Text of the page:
Updated: Nov 13, 2020
Quietly and without fanfare, two landmark coercive control bills have been signed into state law in Hawaii and California. Hawaii and California are joining a small group of nations - Scotland, France, England, Wales, and Ireland - with federal control legislation. These government bodies understand illegalizing coercive control is paramount to stop continued abuse and in some cases murder.
Coercive Control laws remove the incident-specific approach to criminal domestic violence cases. Where the stringent requirement of severe physical injury or rape alone determines whether domestic violence has taken place or if a pattern exists. Coercive control laws include nonphysical abuse such as stalking, harassment, gaslighting, financial abuse, intimidation and more.
Hawaii's Coercive Control Legislation Inspired by Scotland
The Hawaiian legislation, HB 2425 which was brought forth by the Women’s Legislative Caucus, specifically includes “Coercive Control” into the definition of “domestic abuse.”
Governor David Ige of Hawaii signed HB 2425 into law on September 15, 2020. The bill states, “domestic abuse protective orders to include emotional abuse between family or household members.” Hawaii's coercive control bill was inspired by the bill passed in 2009 in Scotland.
"The results in Scotland are showing remarkable statistics. In the 10 plus years since they have had these protections on the books, overall domestic violence has decreased dramatically”
Through the tireless efforts of one of the ACECC's keynote speakers, Dr. Evan Stark, a forensic social worker, sociologist, and author, we now have a name for this specific form of terroristic behavior, “Coercive Control”. Dr. Stark was instrumental in getting the Scotland bill passed and refers to it as "the most comprehensive bill on the books worldwide."
The results in Scotland are showing remarkable statistics. In the 10 plus years since they have had these protections on the books, overall domestic violence has “decreased dramatically”, according to Professor Barbara Gerbert, at the Division of Behavioral Sciences at the University of California, San Francisco.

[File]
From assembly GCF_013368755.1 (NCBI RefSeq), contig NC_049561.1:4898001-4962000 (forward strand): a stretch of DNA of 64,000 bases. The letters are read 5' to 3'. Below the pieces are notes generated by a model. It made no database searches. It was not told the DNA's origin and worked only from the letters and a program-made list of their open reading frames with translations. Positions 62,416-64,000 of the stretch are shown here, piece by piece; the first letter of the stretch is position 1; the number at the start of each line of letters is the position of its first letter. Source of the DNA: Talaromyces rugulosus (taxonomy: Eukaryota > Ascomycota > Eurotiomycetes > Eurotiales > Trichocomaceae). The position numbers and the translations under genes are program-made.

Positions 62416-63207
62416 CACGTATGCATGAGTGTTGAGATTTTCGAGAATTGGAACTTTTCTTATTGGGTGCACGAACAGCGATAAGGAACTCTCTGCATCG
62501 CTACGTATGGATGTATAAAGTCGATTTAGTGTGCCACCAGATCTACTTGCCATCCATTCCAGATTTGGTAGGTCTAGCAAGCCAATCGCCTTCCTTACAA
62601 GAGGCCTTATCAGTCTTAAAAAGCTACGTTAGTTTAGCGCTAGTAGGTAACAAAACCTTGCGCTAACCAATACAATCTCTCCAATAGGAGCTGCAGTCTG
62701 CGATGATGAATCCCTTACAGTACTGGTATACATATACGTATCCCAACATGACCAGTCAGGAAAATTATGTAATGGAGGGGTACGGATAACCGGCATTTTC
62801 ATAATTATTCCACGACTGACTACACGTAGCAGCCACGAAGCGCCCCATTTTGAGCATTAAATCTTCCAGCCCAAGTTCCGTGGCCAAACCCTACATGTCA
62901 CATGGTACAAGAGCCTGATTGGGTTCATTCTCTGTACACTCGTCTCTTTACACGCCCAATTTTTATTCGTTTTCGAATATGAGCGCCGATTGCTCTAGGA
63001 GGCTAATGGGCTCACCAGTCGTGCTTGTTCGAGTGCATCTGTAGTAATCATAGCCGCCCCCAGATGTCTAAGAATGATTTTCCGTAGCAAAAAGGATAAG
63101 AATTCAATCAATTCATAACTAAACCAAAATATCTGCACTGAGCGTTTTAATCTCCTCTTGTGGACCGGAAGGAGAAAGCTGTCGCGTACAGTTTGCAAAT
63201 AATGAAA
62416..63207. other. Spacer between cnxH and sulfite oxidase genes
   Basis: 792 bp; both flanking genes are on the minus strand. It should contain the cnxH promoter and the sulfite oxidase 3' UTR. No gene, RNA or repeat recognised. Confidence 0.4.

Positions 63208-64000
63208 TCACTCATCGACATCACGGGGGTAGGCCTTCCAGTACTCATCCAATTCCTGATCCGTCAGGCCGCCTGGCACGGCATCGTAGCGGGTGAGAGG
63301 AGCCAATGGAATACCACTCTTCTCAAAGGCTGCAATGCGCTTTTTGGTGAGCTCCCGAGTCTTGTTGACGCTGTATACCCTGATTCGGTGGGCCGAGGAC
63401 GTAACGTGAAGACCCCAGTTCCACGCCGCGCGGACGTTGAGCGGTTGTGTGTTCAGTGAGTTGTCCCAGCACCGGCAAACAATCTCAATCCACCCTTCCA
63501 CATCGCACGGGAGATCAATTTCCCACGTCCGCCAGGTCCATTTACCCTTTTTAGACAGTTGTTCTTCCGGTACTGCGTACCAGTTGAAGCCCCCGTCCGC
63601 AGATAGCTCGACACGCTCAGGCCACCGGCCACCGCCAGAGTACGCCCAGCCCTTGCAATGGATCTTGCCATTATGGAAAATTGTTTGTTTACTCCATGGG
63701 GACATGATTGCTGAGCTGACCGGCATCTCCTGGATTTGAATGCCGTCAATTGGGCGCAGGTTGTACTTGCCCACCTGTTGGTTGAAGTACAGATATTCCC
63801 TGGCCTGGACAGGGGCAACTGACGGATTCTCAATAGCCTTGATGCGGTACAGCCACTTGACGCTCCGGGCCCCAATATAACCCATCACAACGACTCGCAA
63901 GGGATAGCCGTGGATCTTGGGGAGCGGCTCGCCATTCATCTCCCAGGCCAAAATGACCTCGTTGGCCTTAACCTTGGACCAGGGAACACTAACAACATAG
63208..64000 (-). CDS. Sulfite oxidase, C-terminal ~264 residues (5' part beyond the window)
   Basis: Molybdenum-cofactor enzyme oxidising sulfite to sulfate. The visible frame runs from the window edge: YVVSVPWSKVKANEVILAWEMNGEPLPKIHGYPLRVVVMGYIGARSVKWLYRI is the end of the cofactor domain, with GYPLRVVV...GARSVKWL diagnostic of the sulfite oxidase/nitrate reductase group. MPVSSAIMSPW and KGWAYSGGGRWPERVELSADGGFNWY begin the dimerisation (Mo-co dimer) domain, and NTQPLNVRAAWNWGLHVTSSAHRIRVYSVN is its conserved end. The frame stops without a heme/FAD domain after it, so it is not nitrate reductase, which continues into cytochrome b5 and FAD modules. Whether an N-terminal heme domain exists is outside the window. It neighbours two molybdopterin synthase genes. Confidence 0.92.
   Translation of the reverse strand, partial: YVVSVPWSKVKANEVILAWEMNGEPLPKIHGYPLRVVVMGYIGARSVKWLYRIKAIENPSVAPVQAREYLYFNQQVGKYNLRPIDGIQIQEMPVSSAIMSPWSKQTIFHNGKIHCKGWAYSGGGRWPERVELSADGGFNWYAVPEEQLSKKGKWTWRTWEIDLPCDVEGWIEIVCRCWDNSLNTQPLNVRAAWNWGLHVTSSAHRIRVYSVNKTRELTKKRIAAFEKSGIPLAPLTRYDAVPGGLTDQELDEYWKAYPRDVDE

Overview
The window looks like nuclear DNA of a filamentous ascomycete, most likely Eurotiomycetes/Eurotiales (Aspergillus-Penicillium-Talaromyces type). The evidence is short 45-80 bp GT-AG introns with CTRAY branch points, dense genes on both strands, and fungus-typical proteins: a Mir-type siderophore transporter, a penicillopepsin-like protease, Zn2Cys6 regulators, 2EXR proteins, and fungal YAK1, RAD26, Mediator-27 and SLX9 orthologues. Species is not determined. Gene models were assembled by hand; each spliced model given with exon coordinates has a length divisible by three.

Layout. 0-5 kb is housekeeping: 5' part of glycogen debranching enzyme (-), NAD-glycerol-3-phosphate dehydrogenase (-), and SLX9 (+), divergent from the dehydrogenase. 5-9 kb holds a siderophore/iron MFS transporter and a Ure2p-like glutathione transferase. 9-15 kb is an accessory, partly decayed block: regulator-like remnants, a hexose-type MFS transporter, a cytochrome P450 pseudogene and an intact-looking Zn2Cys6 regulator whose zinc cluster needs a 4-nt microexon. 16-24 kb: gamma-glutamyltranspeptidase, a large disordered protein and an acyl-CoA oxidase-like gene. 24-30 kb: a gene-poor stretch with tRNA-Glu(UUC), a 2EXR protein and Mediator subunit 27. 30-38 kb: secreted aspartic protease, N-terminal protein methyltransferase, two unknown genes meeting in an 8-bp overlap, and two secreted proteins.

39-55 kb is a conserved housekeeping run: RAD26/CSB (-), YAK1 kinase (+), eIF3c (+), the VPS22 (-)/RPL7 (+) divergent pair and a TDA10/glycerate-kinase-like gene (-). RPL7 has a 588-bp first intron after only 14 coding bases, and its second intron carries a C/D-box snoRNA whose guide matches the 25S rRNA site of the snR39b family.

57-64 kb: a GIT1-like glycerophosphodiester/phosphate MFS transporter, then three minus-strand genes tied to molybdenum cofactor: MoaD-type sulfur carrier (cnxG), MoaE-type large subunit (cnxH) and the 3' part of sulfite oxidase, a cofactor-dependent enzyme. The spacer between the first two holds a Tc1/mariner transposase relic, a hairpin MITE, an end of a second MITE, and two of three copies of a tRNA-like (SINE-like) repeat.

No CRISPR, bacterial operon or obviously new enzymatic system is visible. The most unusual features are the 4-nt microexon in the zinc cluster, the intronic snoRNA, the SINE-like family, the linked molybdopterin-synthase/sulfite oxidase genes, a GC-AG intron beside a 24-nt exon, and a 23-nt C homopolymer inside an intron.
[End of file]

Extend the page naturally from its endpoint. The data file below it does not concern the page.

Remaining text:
California Makes A Significant Amendment
Just behind Hawaii, and just as exciting, was another coercive control bill that passed in California on September 29, 2020. Governor Newsom of CA signed into law Senate Bill 1141 adding the specific language "coercive control" to the Family Code. This will now permit courts to consider coercive control as evidence of domestic violence in the Family Court.
"This legislation will help empower survivors of crime and abuse to speak out against their abusers and provide them more time to seek justice," said Governor Newsom
The ACECC's second keynote speaker, Laura Richards, worked with trailblazer Senator Susan Rubio of the 22nd District in California to help ensure children and safe parents were protected. Laura Richards, is a criminal behavioral analyst, is the founder of Paladin. Paladin is the world's first dedicated national advocacy service specifically for stalking victims. The guidance from Ms. Richards and her input was instrumental in the passage of SB 1141. Ms. Richards also helped to establish stalking and domestic violence coercive control laws in both England and Wales.
"This legislation will help empower survivors of crime and abuse to speak out against their abusers and provide them more time to seek justice," said Governor Newsom who went on to say, "California is committed to protecting survivors and supporting them and the organizations that provide them with essential services, especially during this challenging time."
There is no question, Domestic Abuse reports increased during the Pandemic worldwide. The BBC reported that the number of offenses recorded by police related to the new law in place to recognize Coercive Control as a form of Domestic Abuse was on the rise.
Where Do We Go From Here?
Hawaii and California have laid a firm foundation. There is still a prevalent need across the Americas to see action in the legislature to institute laws protecting the most vulnerable among us. Canada, Mexico, and countries in South America do not have anti-coercive control bills.
Coercive control for many victims is not recognized as a crime. Outside of five countries, Hawaii, and California, victims of coercive control cannot report the crime committed against them. There are many signs and adverse mental outcomes of Coercive Control. We legislation that will protect victims of Coercive Control, so they can seek the justice they rightfully deserve.
When a victim is unable to make financial decisions with their own money, that is Coercive Control. If a partner is threatening to cut off financial support or using finances to control your life or business, leaving them financially strapped, that too is Coercive Control. As we will discuss here at The ACECC Journal and two day virtual conference, manipulation, diminishing self-worth along with victim-blaming is very much domestic abuse. The behavior of coercive control causes severe emotional distress to victims and children stuck in that cycle.
Over the next few weeks, we will be blogging about everything coercive control and the latest news from the 2021 Americas Conference to End Coercive Control.
The ACECC is determined to make ensure that every country in the Americas has a anti-coercive control legislation signed into law and that there is extensive education that domestic violence isn't only "physical abuse." Realizing Coercive Control, in all its forms, is Domestic Violence.
See you next week!